By Nancy Jo Sullivan
In the eleventh chapter, the author reminds us how powerful “presence” can be. While reading about the women who stood before the cross of Jesus, I began realizing what a gift their presence was to Jesus. Though they couldn’t “fix” the awfulness of his crucifixion, they kept a brave and beautiful vigil over their suffering savior. In Christ’s darkest hour, when there were no words to offer, they simply drew near to God. And God drew near to them.
The eleventh chapter triggered some memories from my past. As you read the following story, I invite you to ponder the ways in which God has been present to you…
Why does God allow suffering? I remember asking this question when I was a young mother. At that time, our first baby was barely holding on to life. Not only did she have Down syndrome, but our little Sarah was born with two holes in her heart and a valve that needed repair. At six weeks old, Sarah had open heart surgery and for many weeks, my young husband and I kept vigil over her in intensive care.
Huddling over her hospital crib, Don and I held the tiny hands of our baby. We listened to the beat of her heart as jagged lines on the monitor above etched her progress. Underneath a sign that read: Sterilized Area, nurses adjusted her breathing tubes and changed her bandages. Doctors murmured softly and wrote notes on clipboards. “This is brutal.” Don often said. Unable to cradle my baby, I would simply close my eyes and sigh.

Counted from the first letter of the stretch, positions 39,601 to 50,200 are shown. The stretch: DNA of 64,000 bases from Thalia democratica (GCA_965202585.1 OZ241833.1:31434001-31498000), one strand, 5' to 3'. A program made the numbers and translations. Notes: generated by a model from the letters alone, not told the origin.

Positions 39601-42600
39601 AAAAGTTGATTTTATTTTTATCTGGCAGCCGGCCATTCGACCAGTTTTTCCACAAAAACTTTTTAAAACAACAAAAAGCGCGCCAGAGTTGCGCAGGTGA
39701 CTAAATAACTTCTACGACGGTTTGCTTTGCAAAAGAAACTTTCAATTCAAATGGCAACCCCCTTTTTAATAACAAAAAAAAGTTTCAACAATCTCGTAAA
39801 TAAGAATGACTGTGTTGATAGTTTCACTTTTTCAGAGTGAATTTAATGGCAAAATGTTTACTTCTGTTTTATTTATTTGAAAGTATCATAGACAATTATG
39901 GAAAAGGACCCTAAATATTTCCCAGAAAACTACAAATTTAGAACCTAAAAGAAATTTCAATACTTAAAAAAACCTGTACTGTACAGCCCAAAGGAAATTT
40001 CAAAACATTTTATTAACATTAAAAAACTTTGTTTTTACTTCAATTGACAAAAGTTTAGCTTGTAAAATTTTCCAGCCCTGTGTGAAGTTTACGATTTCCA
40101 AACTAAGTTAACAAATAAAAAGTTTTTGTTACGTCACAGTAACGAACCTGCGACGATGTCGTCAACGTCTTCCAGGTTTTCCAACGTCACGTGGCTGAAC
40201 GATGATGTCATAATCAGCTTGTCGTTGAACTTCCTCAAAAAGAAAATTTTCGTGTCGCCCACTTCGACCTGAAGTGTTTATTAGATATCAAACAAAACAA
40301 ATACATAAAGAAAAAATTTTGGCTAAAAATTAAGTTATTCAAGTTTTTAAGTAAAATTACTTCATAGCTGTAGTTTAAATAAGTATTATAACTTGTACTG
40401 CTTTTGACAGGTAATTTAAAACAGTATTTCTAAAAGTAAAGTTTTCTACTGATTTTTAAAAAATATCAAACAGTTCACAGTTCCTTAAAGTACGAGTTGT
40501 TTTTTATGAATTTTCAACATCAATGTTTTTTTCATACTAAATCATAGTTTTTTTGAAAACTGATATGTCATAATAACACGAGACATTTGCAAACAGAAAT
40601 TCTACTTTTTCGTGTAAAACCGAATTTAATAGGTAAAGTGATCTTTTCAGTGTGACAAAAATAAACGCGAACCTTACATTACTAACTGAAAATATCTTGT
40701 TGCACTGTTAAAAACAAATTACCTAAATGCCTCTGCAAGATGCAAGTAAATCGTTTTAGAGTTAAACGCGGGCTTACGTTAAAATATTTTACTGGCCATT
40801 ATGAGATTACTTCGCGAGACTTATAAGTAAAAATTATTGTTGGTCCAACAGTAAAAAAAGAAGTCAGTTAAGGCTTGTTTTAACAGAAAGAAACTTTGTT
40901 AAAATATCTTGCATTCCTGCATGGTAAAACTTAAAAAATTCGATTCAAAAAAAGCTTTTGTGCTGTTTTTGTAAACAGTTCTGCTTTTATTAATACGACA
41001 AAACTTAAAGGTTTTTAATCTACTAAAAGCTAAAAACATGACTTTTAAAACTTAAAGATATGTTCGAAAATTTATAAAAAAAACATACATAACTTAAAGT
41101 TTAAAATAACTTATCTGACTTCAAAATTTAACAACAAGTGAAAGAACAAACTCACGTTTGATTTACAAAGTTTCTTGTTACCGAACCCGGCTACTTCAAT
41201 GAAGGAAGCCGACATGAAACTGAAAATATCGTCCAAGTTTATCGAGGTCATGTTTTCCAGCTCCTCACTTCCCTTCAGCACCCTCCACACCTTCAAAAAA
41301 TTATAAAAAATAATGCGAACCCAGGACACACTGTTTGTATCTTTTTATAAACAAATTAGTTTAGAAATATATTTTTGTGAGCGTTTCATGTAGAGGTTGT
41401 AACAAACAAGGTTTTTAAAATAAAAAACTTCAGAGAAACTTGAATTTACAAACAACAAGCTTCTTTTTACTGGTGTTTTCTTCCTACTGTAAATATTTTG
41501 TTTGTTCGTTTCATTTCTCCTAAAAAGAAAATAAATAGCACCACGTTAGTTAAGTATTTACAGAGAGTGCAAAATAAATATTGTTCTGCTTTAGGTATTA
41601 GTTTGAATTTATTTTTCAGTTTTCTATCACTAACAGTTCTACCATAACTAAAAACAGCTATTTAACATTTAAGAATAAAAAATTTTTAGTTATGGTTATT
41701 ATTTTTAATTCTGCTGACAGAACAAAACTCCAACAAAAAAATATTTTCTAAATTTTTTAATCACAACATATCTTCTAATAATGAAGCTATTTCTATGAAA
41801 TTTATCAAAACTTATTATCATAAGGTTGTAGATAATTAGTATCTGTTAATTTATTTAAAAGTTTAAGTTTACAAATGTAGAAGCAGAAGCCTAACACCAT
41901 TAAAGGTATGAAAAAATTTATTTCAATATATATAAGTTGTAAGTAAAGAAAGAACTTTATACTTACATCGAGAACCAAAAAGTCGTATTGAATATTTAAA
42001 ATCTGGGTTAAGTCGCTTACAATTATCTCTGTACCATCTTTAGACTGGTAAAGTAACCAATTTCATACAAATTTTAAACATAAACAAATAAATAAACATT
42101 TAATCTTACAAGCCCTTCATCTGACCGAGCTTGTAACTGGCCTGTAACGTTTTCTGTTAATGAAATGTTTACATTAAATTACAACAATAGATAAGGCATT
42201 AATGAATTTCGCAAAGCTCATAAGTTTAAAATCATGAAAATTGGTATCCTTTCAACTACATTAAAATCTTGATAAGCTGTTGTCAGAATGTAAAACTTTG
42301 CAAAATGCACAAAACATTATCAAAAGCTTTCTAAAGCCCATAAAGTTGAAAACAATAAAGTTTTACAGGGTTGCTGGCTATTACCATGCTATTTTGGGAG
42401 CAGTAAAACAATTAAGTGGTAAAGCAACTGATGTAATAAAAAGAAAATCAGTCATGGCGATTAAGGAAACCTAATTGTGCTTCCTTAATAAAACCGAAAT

Sometimes it was all too much, and I needed to get away from the sterile syringes and the pulsing of electrocardiographs. Each day, I slipped down the hall to a lobby lined with chairs. There, I turned the pages of magazines, watched talk shows and chewed on leathery apples from the vending machine.
Other parents sat there, too. Parents whose children suffered from cancer, heart abnormalities or the rarest of diseases. As we shared our stories, I wondered how God could allow such a disproportionate amount of pain and despair.
Then one day a new face arrived, a tall bearded man holding the hand of his five-year-old son. He wore the distinctive clothing of an Orthodox Jew, a tall dark hat with a brim, a long coal-colored coat with tails, and black tapered trousers. I watched as he placed a shawl and a small black prayer book on his son’s lap. Then he looked up and gave me a quick nod in greeting.
“My name is Shimon.” he said. A Rabbi, he had flown in from Boston that morning as his son needed a new kidney. “I’m staying with a Jewish Community in Minneapolis.” he continued.
As the days passed, Shimon turned that lobby into sort of a living room. He set a gold-framed picture of his family on a table next to the vending machine. Each day he offered me kosher food from a paper bag: fresh baked bread, red grapes, seasoned fish. And every morning he put on the shawl and his yarmulke, then with his prayer book opened he recited several Hebrew prayers in a soft voice.
Whenever he prayed, something beautiful happened in that lobby. One by one, each parent turned away from the talk shows and magazines that had become so much a part of our daily routine. Together, we bowed our heads. I don’t think any of us really understood his prayers. Most of us had grown up in Christian traditions but we all felt a quiet strength and calmness as he prayed.
In between those prayers and the breaking of bread, Shimon and I exchanged conversation. We talked of the cold Midwestern winters and the ocean breezes in Boston, our families, and God. He spoke of the great I AM, an inextinguishable fire that led his people out of darkness, a brilliant flame that blazed in times of uncertainty. “You have a better relationship with God than I do,” I told the Rabbi. I wondered how a God of warmth and light could allow the darkness of so much disease.